The same goes for school, where, with far-sighted clarity, we saw its limitations and defects in the nineteenth century, proposing a libertarian form of education that has now been taken over by the intellectuals of the regime. I don’t known if we are capable of understanding what is really happening in school today, but it does not seem to me to be a sector in which we are any further behind than others. The level of anarchist analysis today does not seem to be up to comprehending the rapid changes that are taking place in society and the economy. This is demonstrated by what is being said about the problem of production, and, with a constancy worthy of greater things, the insistence on the validity of more or less revolutionary syndicalism.
In our opinion, new problems are presenting themselves on the social scene that cannot be faced by using old analyses, even though they might have been correct at one time. In a way, we have not been able to take what we ourselves formulated to its logical conclusion. The example of the family is significant. We were among the first to denounce the repressive functions of this institution but are nowhere near first, today, in drawing the relevant conclusions.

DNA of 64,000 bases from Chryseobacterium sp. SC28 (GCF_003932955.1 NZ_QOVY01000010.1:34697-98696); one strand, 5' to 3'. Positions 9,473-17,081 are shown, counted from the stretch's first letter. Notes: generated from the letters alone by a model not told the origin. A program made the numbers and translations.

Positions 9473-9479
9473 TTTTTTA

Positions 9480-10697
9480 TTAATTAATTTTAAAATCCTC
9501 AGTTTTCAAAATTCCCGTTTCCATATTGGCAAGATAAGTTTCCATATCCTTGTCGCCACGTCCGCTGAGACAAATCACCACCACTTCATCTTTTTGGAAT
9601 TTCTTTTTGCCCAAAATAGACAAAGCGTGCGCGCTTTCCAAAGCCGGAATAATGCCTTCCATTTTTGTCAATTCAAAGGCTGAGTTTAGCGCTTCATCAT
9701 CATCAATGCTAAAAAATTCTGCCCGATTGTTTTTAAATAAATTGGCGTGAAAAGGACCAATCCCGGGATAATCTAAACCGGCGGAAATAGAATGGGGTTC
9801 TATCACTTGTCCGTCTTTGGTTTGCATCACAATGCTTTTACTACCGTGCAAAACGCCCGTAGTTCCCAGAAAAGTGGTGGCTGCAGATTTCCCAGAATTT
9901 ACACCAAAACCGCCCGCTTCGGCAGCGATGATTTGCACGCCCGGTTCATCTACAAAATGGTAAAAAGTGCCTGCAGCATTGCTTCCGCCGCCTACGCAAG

The general loss of traditional values does not see us capable of proposing, I would not say substitutes for, but even critiques of other people’s proposals. In the face of the many young people who are asking for a good reason not to put their lives on the line, we do not know what to say. Others have given what we know are not real answers, but the young take them to be such, extinguishing their liberatory aggressiveness and reducing themselves to passive instruments in the hands of power. Others tell them life has a value in itself, because God gave it to us, because it serves pleasure, the Revolution, the continuation of the species, and so on. We know that, taken individually, these statements are not right, but we do not know what to propose as a valid alternative to the game of risk for its own sake.
[Original title: Come giocarsi la vita e perché, "ProvocAzione" n. 21, June 1990. English translation by Jean Weir in collaboration with John Moore and Leigh Starcross, published in Dissonances, Elephant Editions, London]